Weekly Case Summaries: November 16, 2018

Texas Court of Criminal Appeals

Turner v. State

No. AP-76,580                    11/14/18

Issue:

Can a defendant obtain a new trial on direct appeal when his defense counsel conceded his guilt at trial against his wishes?

Is a retrospective competency trial feasible when the defendant’s claims of incompetency include delusions surrounding the facts of the case?

Holding:

Yes. Although ineffective assistance of counsel claims generally fail on direct appeal, the defendant’s claim that his counsel conceded guilt against his wishes was established in the trial record. Moreover, as announced in McCoy v. Louisiana, this is a federal structural error that cannot be forfeited. Thus, even though trial counsel’s strategy to concede guilt of the lesser-included offense of murder was far more rational than the defendant’s claim of a government conspiracy, whether to concede guilt is one of the few, core issues that the defendant alone could determine under the Sixth Amendment.

As to the defendant’s challenges to the trial court’s retrospective determination of his competence to stand trial, the feasibility of a retrospective competency trial depends on the quality and quantity of the evidence of competency given the passage of time since the trial. Here, the retrospective competency trial was to determine the defendant’s ability to effectively consult with counsel during his trial, a determination that could be made without consideration of the specific facts of the case. Additionally, the defendant was not entitled to a mistrial when one of the jurors in the competency trial admitted to reading an article about the previous case. Merely mentioning the nature of the crime for which the defendant was convicted is not sufficiently prejudicial to warrant reversal when the juror did not share the information with other jurors and stated that he could put aside the information concerning the original trial as irrelevant to a competency determination. Read opinion.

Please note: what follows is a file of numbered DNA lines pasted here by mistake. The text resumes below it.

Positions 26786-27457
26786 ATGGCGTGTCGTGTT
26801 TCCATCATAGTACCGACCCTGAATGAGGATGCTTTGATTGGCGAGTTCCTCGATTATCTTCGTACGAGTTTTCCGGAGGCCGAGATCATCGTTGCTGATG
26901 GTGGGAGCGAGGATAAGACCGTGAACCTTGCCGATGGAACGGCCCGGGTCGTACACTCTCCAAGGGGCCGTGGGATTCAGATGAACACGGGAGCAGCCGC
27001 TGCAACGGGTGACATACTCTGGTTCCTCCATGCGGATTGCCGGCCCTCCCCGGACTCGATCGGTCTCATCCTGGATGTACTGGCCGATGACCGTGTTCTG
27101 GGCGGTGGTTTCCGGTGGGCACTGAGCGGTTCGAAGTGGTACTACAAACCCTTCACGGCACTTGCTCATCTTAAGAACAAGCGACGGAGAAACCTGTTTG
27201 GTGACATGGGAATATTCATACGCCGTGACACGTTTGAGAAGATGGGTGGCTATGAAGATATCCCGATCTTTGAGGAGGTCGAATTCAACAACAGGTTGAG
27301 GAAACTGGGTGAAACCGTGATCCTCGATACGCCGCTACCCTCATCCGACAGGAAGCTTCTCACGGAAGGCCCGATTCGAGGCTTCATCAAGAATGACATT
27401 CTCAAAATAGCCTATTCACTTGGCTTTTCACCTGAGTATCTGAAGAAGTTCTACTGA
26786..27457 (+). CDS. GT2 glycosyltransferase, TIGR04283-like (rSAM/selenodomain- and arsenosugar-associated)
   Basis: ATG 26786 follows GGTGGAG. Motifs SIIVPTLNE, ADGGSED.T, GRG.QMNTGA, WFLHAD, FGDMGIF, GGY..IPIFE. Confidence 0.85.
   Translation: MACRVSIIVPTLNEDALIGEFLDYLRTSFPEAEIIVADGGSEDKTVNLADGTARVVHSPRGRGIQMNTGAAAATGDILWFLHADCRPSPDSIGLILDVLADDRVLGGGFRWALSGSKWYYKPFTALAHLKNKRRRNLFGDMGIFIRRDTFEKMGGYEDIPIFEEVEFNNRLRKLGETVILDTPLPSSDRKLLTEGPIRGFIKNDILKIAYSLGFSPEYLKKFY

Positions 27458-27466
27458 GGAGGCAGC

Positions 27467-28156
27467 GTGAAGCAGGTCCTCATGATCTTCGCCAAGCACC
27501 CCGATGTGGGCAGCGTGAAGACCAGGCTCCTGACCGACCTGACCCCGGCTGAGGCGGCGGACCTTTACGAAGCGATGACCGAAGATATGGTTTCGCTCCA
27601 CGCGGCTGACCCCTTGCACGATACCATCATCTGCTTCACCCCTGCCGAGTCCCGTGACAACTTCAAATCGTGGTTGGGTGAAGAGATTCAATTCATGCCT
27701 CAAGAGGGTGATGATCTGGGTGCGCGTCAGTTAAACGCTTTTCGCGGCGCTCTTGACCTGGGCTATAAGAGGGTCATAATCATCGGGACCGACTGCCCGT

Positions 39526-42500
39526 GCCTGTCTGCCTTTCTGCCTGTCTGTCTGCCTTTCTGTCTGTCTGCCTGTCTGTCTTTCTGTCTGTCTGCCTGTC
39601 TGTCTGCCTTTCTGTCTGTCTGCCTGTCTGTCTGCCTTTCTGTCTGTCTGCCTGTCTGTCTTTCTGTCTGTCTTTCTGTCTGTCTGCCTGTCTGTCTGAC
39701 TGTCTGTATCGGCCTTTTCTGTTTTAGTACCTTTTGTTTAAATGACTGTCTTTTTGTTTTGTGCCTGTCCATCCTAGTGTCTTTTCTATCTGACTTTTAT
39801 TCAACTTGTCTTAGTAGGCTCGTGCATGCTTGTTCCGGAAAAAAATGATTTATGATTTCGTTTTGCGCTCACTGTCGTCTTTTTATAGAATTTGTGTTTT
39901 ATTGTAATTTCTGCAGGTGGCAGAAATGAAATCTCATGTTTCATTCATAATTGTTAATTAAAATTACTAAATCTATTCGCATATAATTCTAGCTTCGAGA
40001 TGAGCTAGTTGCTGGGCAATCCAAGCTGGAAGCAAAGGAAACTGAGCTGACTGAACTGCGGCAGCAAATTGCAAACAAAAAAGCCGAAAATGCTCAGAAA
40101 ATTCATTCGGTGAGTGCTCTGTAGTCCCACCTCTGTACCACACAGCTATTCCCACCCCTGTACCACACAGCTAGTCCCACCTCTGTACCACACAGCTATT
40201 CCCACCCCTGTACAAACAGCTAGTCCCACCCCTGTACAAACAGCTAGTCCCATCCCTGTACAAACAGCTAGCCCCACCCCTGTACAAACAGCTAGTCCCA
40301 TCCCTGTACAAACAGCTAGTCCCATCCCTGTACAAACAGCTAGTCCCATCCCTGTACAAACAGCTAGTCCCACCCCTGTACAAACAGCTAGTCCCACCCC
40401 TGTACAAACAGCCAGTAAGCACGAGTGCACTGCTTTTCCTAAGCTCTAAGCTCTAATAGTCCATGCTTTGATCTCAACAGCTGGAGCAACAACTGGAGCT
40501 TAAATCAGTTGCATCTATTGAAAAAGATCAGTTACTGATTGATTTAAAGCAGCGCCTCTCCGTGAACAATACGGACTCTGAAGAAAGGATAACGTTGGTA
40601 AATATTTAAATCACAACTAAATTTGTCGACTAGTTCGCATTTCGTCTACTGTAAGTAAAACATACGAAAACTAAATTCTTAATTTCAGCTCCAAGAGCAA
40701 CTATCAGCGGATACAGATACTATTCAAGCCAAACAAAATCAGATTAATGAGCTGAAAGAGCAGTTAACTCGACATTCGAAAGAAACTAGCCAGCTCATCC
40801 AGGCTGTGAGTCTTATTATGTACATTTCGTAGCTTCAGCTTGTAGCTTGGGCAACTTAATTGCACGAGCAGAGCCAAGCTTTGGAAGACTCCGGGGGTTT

Commentary:

The outcome of this case was dictated by a strategic decision of defense counsel that was defensible at the time based on existing Supreme Court precedent. This decision shows that any defendants who can make the same showing as the defendant here are likely to obtain new trials. Otherwise, the case is useful if you are required by an appellate court to litigate a retrospective competency claim.

Announcements

There will be no case summaries next week. Happy Thanksgiving!

NCFI Prosecutor Courses

Applications are now being accepted for the National Computer Forensics Institute prosecutor courses. All costs, including travel, are covered through the Federal government. The deadline to apply is November 26, 2018. Program dates and application information available here.

Jury selection training

Registration for Jury Selection in Impaired Driving Prosecutions is now open. This free 4-hour program will be held in three cities (Richmond, Rockwall, and San Antonio) on Friday, December 7. More information and registration links are available here.

TDCAA is pleased to offer these unique case summaries from the U.S. Supreme Court, the Fifth Circuit Court of Appeals, the Texas Court of Criminal Appeals, the Texas Supreme Court, the Texas Courts of Appeals and the Texas Attorney General. In addition to the basic summaries, each case will have a link to the full text opinion and will offer exclusive prosecutor commentary explaining how the case may impact you as a prosecutor. The case summaries are for the benefit of prosecutors, their staff members, and members of the law enforcement community. These summaries are NOT a source of legal advice for citizens. The commentaries expressed in these case summaries are not official statements by TDCAA and do not represent the opinions of TDCAA, its staff, or any member of the association. Please email comments, problems, or questions to [email protected].